Thanks to the sharp writing and directing of Zac Penn and Joss Whedon, each of the characters is mighty, larger than life, utterly sharp tongued and witty as they trade barbs and razor sharp dialog. This is not a dark and brooding superhero flick. Colors and characters leap off the screen, and everything in the world from the S.H.I.E.L.D. tech to the costumes feels like it was taken straight from a comic book. Whedon, with his experience directing cult classics (Buffy: The Vampire Slayer, Firefly) and his take on the X-Men comics, was the perfect fit for this movie. Some of Marvel’s most beloved characters fighting as a team, arguing over petty differences, and doing their thing to save the world are fully realized and brought to life. This feels like a complete comic book universe, more so than any movie like it to date. Everything is genuine from the character banter to the surprisingly funny and well-timed jokes.

The direction is equally stellar. This movie is filled with excellent action sequences, each one bigger than the last. There's no need here to resort to fast cuts of shaky cam that have plagued action cinema in recent years. While the past few Marvel movies may have been a little lacking in standout action scenes, this movie gives you one strong sequence of superhero-on-supervillian violence and doesn’t stop until the movie is finished.

The Avengers Stills

The Avengers is everything I ever dreamed about when I picture my perfect super hero movie. Every character is memorable, every battle is epic, every joke is funny, and every villain is menacing. This is the most fun I have had at the movies all year, and judging by the massive bar set by this movie, it may very well remain that way. The road to The Avengers has been well worth it; super heroes movies have once again hit a peak and raised the standard on what a superhero movie should be. Even if you have a passing interest in comics, this movie is a total blast. It’s superhero celluloid at its finest.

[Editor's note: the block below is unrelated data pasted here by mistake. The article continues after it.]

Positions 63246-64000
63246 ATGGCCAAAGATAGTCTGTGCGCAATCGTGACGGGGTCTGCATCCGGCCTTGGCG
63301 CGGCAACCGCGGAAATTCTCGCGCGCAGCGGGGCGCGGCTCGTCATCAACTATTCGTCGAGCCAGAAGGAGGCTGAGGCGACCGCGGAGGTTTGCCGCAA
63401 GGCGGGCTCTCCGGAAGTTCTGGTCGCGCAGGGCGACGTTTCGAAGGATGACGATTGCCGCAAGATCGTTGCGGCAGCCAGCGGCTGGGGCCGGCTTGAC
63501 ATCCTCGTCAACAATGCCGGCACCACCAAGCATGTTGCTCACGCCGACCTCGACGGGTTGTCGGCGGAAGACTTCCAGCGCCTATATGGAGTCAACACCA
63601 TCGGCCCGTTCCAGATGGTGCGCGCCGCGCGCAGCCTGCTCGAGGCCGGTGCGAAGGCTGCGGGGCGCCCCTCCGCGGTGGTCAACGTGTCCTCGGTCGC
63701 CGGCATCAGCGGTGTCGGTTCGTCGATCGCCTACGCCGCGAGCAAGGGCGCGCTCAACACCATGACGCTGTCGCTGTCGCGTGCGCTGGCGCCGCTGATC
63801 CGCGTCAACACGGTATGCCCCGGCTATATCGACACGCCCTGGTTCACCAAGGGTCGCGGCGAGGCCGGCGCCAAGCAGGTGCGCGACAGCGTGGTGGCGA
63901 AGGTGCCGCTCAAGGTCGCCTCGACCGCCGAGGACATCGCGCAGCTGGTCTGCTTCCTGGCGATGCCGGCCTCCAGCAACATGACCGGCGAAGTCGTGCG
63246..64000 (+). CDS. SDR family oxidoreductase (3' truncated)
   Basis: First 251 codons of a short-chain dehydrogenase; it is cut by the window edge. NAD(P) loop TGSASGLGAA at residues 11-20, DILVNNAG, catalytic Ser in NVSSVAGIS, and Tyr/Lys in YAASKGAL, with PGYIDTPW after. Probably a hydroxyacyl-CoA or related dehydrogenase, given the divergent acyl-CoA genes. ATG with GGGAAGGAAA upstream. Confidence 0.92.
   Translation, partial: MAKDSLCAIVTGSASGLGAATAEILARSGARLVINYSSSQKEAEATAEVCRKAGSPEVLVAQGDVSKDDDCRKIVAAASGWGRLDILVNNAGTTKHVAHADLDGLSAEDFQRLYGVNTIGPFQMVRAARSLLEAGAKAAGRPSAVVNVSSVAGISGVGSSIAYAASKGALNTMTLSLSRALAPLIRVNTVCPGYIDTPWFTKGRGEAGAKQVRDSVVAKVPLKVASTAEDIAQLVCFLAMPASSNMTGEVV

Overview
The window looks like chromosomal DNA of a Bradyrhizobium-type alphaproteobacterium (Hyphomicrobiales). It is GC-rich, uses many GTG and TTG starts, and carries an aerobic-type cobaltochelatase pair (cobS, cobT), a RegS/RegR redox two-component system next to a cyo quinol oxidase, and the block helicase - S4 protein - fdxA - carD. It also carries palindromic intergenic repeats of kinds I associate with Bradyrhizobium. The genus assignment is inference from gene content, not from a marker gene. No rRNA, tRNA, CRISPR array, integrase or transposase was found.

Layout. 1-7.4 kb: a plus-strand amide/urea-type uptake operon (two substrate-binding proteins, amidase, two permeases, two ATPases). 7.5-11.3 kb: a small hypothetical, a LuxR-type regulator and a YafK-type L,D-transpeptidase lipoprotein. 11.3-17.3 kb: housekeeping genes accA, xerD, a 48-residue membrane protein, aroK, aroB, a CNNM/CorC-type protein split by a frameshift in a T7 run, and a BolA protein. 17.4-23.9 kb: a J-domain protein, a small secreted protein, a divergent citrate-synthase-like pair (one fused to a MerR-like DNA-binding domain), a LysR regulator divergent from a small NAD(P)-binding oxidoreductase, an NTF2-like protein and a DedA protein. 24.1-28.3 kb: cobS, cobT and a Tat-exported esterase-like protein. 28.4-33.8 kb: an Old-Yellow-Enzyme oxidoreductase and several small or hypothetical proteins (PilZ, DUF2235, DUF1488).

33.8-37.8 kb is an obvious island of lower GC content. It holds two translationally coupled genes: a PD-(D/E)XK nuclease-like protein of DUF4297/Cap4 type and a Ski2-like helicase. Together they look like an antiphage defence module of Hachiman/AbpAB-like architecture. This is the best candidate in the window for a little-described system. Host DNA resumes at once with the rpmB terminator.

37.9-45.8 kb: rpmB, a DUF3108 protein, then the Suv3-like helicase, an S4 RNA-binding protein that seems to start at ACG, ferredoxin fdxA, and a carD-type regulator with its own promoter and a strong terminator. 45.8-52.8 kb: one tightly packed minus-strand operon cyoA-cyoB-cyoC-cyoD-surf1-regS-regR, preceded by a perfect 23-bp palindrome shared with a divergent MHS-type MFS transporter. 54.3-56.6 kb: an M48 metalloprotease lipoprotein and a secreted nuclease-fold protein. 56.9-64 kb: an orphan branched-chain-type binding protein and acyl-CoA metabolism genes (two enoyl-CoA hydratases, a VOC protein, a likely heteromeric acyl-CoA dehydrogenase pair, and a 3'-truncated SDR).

*This film was viewed in 2-D on a standard-size screen with digital projection and Dolby 7.1 surround sound.


Review Score

Parents Strongly Cautioned

A PG-13 rating is a sterner warning by the Rating Board to parents to determine whether their children under age 13 should view the motion picture, as some material might not be suited for them. A PG-13 motion picture may go beyond the PG rating in theme, violence, nudity, sensuality, language, adult activities or other elements, but does not reach the restricted R category. The theme of the motion picture by itself will not result in a rating greater than PG-13, although depictions of activities related to a mature theme may result in a restricted rating for the motion picture. Any drug use will initially require at least a PG-13 rating. More than brief nudity will require at least a PG-13 rating, but such nudity in a PG-13 rated motion picture generally will not be sexually oriented. There may be depictions of violence in a PG-13 movie, but generally not both realistic and extreme or persistent violence. A motion picture's single use of one of the harsher sexually-derived words, though only as an expletive, initially requires at least a PG-13 rating. More than one such expletive requires an R rating, as must even one of those words used in a sexual context. The Rating Board nevertheless may rate such a motion picture PG-13 if, based on a special vote by a two-thirds majority, the Raters feel that most American parents would believe that a PG-13 rating is appropriate because of the context or manner in which the words are used or because the use of those words in the motion picture is inconspicuous.